Autonomous Groups Are Mobilizing Mutual Aid Initiatives To Combat The Coronavirus, It’s Going Down, March 20, 2020

Without a doubt, when we get to the other side, it won’t be thanks to our government or those tasked with cleaning up the messes of their own oppression. It’ll be thanks to mutual aid. It’ll be because folks like Black Trans Blessings are working with, protecting and providing for black and brown TGNC folks in NYC. It’ll be because STL Covid Mutual Aid are making their own hand-washing stations, taping information pamphlets to them and sourcing tents and no-contact thermometers. It’ll be because folks in Florida, DC, LA and elsewhere are taking on the requests from closed-down food banks. It’ll be because our networks are building relationships with local organizations – from farmers to faith-based groups – in order to address the changing and growing needs of our communities. It will be because we do what our system has never done and will never do: work with and for people.

“It [mutual aid] creates millions of paths of support for people to counter the red-tape waterlogged, bottle-necked, dehumanizing and deadly top-down system of which we have lived and died by,” Dezeray says. It puts decision making in the hands of the people those decisions will directly affect, cutting out the avarice and illogic of remote middlemen, politicians and corporate interests.

“The community knows what its needs are,” Amanda Tello, member of STL Covid Mutual Aid in St. Louis says. “It does not matter if you have a social security number, what zip code you live in, or if you are unbanked,” she says.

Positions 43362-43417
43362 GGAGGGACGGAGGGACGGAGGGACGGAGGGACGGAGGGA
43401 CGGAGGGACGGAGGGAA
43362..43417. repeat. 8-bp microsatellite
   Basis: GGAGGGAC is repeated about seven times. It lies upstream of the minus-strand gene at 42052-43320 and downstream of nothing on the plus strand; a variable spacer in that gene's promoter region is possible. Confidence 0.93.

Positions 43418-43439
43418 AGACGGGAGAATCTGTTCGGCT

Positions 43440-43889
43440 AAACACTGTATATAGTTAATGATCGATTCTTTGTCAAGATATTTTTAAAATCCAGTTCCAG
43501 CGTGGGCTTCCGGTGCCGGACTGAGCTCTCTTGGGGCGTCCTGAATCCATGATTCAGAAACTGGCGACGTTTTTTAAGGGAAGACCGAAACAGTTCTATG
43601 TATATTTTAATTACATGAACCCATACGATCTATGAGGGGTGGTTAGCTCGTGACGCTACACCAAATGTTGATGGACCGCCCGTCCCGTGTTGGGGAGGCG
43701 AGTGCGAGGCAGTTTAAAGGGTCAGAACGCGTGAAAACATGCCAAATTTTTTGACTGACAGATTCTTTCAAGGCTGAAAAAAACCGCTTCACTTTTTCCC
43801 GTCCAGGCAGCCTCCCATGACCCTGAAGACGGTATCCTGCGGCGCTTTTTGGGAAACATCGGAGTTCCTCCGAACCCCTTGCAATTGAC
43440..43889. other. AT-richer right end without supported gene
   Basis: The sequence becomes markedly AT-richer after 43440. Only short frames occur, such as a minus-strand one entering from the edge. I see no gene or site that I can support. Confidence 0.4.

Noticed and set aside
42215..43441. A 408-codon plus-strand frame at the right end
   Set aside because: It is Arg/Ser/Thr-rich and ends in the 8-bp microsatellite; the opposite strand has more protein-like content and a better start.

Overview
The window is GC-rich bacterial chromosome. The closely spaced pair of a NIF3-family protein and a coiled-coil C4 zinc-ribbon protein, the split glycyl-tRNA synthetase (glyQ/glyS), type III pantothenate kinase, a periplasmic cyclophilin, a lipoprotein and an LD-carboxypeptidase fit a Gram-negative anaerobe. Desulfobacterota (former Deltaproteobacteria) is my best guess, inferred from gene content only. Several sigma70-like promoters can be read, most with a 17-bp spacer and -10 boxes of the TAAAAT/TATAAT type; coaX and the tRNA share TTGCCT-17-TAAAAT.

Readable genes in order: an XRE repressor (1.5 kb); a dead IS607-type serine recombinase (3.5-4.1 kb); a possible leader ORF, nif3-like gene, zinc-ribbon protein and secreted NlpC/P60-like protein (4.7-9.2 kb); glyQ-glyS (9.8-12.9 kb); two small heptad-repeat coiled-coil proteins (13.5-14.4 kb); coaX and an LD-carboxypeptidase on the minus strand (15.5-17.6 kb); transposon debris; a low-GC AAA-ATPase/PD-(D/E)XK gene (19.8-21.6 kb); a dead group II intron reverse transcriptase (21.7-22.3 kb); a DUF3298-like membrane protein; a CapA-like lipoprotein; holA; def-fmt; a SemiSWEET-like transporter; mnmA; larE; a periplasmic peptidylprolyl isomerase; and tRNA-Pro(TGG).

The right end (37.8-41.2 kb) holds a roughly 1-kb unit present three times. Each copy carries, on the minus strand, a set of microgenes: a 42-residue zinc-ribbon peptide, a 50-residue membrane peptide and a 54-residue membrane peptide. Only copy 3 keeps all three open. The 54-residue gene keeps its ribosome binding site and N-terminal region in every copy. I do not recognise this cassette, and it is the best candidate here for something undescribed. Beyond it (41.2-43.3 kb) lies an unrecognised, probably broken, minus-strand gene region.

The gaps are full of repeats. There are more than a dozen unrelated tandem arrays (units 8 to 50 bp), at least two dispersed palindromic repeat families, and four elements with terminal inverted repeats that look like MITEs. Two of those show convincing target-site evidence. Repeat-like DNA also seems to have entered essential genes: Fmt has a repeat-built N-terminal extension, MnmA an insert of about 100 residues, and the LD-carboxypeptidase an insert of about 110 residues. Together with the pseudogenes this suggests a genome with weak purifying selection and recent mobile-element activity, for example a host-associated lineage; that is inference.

The rolling and future challenge will be what to do when the fever breaks. It’s certainly no easy task to plan for future fights in the daze of illness. Yet, the work we are doing now is the foundation for that future build. What has been viewed as a localized release valve for specific disasters and the associated specific government failings, mutual aid is now the scrappy DIY welfare system for an entire nation, an entire globe, with no expiration date. As author Arundhati Roy wrote in a recent article, the pandemic is a portal, and “We can choose to walk through it, dragging the carcasses of our prejudice and hatred, our avarice, our data banks and dead ideas, our dead rivers and smoky skies behind us. Or we can walk through lightly, with little luggage, ready to imagine another world. And ready to fight for it.”


Teach In 8/22/2020
Des Moines BLM
Ronnie James

The Police State and Why We Must Resist

Hello all, my name is Ronnie James, and I am here representing Des Moines Mutual Aid.

I am descended from numerous peoples of so-called north america.

At this point I am supposed to do a land acknowledgment, but I don’t like what those have been distorted into. Instead I will say you are standing on and directly benefiting from stolen land, within a nation built by stolen bodies, which is the foundation of the police state that occupies these sacred grounds of the original peoples.  If you would like to know more of who’s land you are on, there are numerous resources. We are still here, and numerous, just ask us.

Historically, the police and other law enforcement were formed to protect the interests and property of the moneyed classes from the rest of the People. This “property” included the bodies of the enslaved and was the justification for brutally repressing the righteous and inevitable revolts born from the atrocity of slavery. This same philosophy of endless possession was the bloodlust that fueled the “Indian Wars” and the theft of Indigenous land and bodies that continues to this day.   (Wampanoag, 2020)

Today, this same war of conquest, the repression of the many for the benefit of the few, continues. 

Currently, Des Moines Mutual Aid and its many accomplices have been fighting a battle with the city of des moines and it’s foot soldiers trying to repress our houseless population from utilizing unused “property”. The basic universal need of a place to rest and be safe is trumped by the need of the wealthy, and the wannabe wealthy, to control every inch they can possess. It is a war for control, and the pigs have enlisted willingly.